Recording

Carole King | A Holiday Carole

MOTHER AND DAUGHTER TEAM UP FOR FESTIVE CHEER 12/01/2011 4:00 AM Eastern

Louise Goffin describes the relationship between artist and producer as being “a little like the recording artist is the child and the producer is the adult.” It’s a bit ironic, considering that Goffin, a longtime recording artist/composer, just produced her first full-length album project—for her mom, Carole King.

The record is King’s first holiday album—a collection of nuggets and a few originals—that got rolling while she was working intently on her memoirs in 2009, entitled A Natural Woman, scheduled for release in April 2012. “Her main focus was writing her book,” Goffin says. “But her manager at the time, Lorna Guest, had been talking to her about doing a record like this for some time. She needed somebody she could trust, as she came out of that protective solitude place of writing her life story and back into the studio. She felt comfortable with me, and it was a great pairing in that, because of her trust in me, I was able to create an environment that was welcoming to her so she could be her best.”

Goffin says that even as she and King found themselves choosing well-loved material like “Sleigh Ride,” “My Favorite Things,” “Carol of the Bells” and “Have Yourself a Merry Little Christmas,” she knew she wanted to find a new way into those songs. “I took it as a challenge to come up with an interesting angle,” she says. “I originally thought, ‘I’m going to make a very arty, left-of-center holiday record.’”

Listening to the album, the arrangements, which are nicely varied—sometimes more piano-and-voice-centered; sometimes fully orchestrated with horns, strings and choirs of angels; sometimes tropical—really support what actually does make the record unique, which is King herself. The phrasing and harmonics of her singing style are so familiar and yet still so singular.

“The type of writing and performance she does, she invented that,” says engineer Nathaniel Kunkel, who recorded most, and mixed all, of the album. “It’s really just an honor to watch her and record her voice.”

Mother and daughter at work in the studio: Louise Goffin (left) and Carole King

Mother and daughter at work in the studio: Louise Goffin (left) and Carole King

One of the tracks, a jazz-y version of “The Chanukah Prayer,” was produced in producer and composer Lee Curreri’s studio, Xacca Sounds (Marina Del Rey, Calif.), but most of the tracking happened either in Studio D at The Village (West L.A.), where Goffin also has a long-term lock on a personal room, or in Allen Sides’ Record One (Sherman Oaks, Calif.).

“I think the thing that made this record come out so nice is that it was a very traditional kind of approach,” Kunkel observes. “It isn’t that we didn’t build tracks off of piano/vocal overdubs, but we did that when the piano/vocal overdub was just too spectacular not to use. For the most part, it was like, ‘This is the song; let’s get some great musicians together and tell them about our vision for it, and let’s go in the studio and cut it.’ Almost all of the tunes are real band-in-the-studio recordings.”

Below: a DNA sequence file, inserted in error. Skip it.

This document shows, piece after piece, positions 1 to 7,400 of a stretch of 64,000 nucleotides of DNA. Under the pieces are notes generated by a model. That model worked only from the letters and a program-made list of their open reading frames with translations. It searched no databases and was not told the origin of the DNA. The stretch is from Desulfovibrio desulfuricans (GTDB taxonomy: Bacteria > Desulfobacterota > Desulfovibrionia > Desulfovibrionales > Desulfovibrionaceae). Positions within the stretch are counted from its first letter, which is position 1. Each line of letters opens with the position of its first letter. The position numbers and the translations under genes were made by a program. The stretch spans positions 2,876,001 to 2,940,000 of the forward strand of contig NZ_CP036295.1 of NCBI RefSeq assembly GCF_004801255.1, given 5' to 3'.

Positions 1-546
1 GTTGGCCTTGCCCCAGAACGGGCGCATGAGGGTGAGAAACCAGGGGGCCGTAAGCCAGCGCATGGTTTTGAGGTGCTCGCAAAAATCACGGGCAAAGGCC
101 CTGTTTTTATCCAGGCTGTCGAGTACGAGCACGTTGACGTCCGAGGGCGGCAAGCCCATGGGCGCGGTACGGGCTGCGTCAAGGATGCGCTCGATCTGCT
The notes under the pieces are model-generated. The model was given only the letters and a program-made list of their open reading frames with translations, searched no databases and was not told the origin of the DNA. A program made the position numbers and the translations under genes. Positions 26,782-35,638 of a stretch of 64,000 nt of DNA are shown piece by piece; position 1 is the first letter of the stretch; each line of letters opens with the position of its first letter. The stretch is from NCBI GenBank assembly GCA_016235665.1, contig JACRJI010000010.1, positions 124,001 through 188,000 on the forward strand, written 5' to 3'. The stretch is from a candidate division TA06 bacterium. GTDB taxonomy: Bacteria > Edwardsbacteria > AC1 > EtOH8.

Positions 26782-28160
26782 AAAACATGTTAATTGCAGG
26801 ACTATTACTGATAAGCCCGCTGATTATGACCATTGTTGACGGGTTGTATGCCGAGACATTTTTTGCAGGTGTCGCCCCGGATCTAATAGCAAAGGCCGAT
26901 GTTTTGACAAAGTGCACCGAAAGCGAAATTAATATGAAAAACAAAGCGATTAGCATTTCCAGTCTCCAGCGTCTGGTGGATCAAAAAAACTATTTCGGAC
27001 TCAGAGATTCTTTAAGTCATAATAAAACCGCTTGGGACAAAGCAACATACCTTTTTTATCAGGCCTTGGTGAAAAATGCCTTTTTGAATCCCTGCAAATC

Kunkel recorded to Pro Tools at 96k, usually via the Neve 88R board in Village D. The sessions took place in bursts over the course of two years, but Kunkel always found the right Neumann U67 mic. “If the studio didn’t have one, we would rent one,” he says. “We would gravitate toward stock-diaphragm U67s—not modified stuff—because on her voice I wanted to get as much richness out of it as I could. And then in her vocal chain, we would go to a GML 2020 through the GML vocal channel, and we’d use that as a mic pre and a filter.

“The whole thing was recorded with no compression,” Kunkel continues. “We kept it really open and natural, and addressed that stuff in mixing so the recording process was extraordinarily organic. I had Class-A mic pre’s and good microphones, and very little EQ.”

Kunkel could not clear his schedule for every session, though; while he was tracking a new Lyle Lovett album, Niko Bolas handled a few of the tunes, including Booker T. Jones’ upbeat soul song “Every Day Will Be Like a Holiday.” “He made the horns on that sound like a great old Stax record,” Kunkel says of Bolas’ contribution. “It sounded fantastic!”

Kunkel and Goffin mixed on an Avid ICON, mostly in Kunkel’s Studio Without Walls, but also in KMA Music in Times Square. Kunkel’s monitors of choice are either JBL LSR models or ATC 25s. However, he humbly insists that equipment is beside the point when you’re working with an artist like King.

“It’s like the first experience I had recording James Taylor,” he says. “I was so nervous and worried about it, and then he got in front of a 57 and started singing, and I went, ‘Oh, I see, it doesn’t matter what I put in front of him.’ We can convince ourselves as engineers that we play such a major role in the way records sound, and then somebody like Carole King walks up to a piano and plays and sings, and you go, ‘Oh, I see…There’s really nothing I can do to mess this up!’”

Carole King Working in the Studio Video